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Renewed calls for Openreach to be split into its own legal entity
Monday 16 May 2016 09:48:46 by Andrew Ferguson

When the BT Group CEO talks about investment and regulatory certainty being a pre-requisite of any investment plans this is usually a tacit reference to the recent Ofcom Strategic Review of Digital Communications. Ofcom in February largely chose the muddled route with stricter performance targets and an PIA Mark 2 product to keep competitors to Openreach and its large non-BT customers happy, but the publication of a 10 point plan by Sky, TalkTalk, Vodafone, INCA and the Federation of Communications Services suggests that many were not happy with the Ofcom decision.

"Our 10 Point Plan draws from a number of tried and tested approaches. It reflects best practice as outlined in the UK Corporate Governance Code. Several proposals are modelled on the proven independence arrangements which exist in other UK sectors including energy, media, rail, civil aviation and water markets. And we draw on the experience of other progressive countries such as New Zealand and Singapore, which demonstrate that reforms of this kind this can be achieved without prohibitive cost.

Nothing worth having can be achieved without some effort. However, corporate restructuring of this kind happens every day amongst large companies as they seek to better serve their customers. The creation of independent subsidiaries is commonplace, straightforward and can be achieved in a reasonable timeframe. These industry proposals can be implemented swiftly and will in our view deliver a step-change in the effectiveness of Openreach.

Extract from Industry Proposal

The ten points suggested to make this consortium of unhappy providers happy are:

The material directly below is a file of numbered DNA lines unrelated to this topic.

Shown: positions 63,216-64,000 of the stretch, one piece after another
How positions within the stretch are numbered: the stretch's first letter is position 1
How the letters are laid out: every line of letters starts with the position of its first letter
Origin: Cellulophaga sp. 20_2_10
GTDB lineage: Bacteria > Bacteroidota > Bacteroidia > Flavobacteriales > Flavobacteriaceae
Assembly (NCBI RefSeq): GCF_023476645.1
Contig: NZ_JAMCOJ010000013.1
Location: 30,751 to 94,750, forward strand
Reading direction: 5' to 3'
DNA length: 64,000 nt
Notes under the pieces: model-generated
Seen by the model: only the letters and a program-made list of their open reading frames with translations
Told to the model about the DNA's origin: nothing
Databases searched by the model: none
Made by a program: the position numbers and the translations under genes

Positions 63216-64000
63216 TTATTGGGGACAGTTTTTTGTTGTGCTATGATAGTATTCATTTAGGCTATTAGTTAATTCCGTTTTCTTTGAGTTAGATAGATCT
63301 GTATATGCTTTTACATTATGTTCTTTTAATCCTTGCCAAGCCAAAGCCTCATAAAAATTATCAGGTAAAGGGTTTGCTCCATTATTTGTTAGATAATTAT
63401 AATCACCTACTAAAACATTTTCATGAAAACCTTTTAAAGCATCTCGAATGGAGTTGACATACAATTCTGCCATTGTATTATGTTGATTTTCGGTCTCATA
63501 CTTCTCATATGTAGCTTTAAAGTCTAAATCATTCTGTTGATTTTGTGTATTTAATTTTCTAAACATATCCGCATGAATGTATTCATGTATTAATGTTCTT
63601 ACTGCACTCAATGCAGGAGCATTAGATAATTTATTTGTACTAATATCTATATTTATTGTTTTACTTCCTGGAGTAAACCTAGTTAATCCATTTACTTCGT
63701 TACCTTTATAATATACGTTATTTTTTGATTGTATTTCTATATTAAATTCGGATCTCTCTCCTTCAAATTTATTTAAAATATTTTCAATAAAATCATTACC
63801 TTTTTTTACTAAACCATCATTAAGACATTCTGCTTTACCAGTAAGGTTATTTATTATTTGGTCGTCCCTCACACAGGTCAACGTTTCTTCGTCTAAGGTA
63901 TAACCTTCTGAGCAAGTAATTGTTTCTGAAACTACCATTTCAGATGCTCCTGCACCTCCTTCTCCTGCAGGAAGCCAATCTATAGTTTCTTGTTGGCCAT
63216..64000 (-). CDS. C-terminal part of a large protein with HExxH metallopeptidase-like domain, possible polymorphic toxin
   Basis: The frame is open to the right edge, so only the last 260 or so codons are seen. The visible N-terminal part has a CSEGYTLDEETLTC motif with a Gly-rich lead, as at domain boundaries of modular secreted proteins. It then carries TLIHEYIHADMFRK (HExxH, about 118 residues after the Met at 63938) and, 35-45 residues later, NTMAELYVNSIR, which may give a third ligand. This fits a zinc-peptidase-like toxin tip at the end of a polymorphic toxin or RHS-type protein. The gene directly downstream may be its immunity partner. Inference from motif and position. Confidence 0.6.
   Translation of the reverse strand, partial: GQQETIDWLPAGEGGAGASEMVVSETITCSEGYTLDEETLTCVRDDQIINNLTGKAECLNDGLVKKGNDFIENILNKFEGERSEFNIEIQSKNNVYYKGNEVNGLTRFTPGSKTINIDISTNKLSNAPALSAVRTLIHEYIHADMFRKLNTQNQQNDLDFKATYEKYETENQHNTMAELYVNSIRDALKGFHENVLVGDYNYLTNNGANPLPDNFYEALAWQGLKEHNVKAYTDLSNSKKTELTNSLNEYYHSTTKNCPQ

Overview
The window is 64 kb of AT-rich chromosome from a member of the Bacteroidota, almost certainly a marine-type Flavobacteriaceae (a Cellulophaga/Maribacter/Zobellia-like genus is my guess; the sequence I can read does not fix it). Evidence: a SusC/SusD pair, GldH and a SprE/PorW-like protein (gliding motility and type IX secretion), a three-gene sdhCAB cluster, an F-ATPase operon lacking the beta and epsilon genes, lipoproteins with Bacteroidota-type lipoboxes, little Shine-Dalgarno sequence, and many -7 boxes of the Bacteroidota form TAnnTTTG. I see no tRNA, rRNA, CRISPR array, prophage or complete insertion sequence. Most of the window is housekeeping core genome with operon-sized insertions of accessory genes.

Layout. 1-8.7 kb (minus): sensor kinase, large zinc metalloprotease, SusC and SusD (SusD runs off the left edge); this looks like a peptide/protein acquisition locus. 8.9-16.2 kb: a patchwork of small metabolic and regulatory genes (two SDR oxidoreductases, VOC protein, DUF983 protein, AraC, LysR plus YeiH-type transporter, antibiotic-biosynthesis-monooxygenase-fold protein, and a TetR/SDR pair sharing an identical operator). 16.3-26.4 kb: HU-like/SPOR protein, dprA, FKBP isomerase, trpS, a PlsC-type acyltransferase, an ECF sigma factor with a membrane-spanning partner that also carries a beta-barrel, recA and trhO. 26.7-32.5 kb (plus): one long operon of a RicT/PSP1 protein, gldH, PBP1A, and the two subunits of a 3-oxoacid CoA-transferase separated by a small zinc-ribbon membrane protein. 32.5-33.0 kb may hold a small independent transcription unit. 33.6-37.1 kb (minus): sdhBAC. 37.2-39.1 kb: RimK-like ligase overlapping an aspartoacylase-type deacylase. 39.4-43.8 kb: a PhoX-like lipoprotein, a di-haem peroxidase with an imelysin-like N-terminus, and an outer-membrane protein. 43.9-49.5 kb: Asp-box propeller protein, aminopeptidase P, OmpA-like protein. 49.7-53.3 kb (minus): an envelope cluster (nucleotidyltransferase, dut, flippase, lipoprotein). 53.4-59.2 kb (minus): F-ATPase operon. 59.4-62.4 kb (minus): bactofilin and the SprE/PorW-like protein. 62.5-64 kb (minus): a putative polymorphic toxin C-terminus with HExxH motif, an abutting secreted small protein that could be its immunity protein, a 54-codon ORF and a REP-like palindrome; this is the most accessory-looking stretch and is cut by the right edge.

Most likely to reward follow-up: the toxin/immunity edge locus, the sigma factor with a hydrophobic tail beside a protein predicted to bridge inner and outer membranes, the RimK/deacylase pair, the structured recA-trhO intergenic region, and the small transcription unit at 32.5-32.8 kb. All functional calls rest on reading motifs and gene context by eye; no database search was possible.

1. Openreach is established as a legally separate company
  2. Openreach has its own independent Board
  3. An independent body to oversee transition and act as an adjudicator
  4. Openreach owns and controls its assets
  5. Openreach has its own distinctive and independent branding
  6. Openreach is financially independent, with autonomy over its budget
  7. Openreach provides its services and information on an equal basis
  8. Openreach properly consults with all its customers on strategy, capital expenditure and product design
  9. Openreach is no longer the only provider BT can use
  10. Openreach does not inhibit investment by independent network operators

One of the complaints apparently made to some of the UK press over the weekend was that the recent change to Infinity 1 based around a 55/10 VDSL2 variant was not announced to providers before the launch by BT Retail, but this seems odd given that discussion and speculation was rife on various online forums as to who was going to use the new Openreach product which was formally announced in December 2015.

The Point 10 on overbuild is interesting, as it suggests rather than the pure commercial model a set of limited franchises could result, though if this is pure rural FTTP we are talking about then Openreach may prefer to forego those areas leaving existing exchange based services in place until the end of their life and in return seek a downgrade of a its existing phone USO and that the proposed broadband USO be shared with the smaller operators too.

We believe using Singapore as an example is very poor, it is an island of some 5.4 million people with a population density of over 7,000 people per sq km, higher than London at 5,000 people per sq km. Comparison with Singapore is fair is this ten point plan is aimed at getting FTTP to the urban parts of the UK, at which point it is less about breaking up BT and more about how new TV operators can compete with the established presence of Virgin Media. New Zealand may represent a better fit, but it is not hard when searching around to find moans and groans about poor service delivery and long wait times for the roll-out there, so maybe not the nirvana portrayed.


Posted by zyborg47 11 months ago
It should be split up, but it seems like the government is too scared, what is it our government being scared of big companies? don't answer, I already know what it is.
Posted by TheEulerID 11 months ago
There is another article in the Telegraph (a bit more informed than this sloppy stuff). There was a more considered article on 9th May by their chief business correspondent. The suggestion is that the EU (who have the final say) do not favour stripping incumbents of their networks.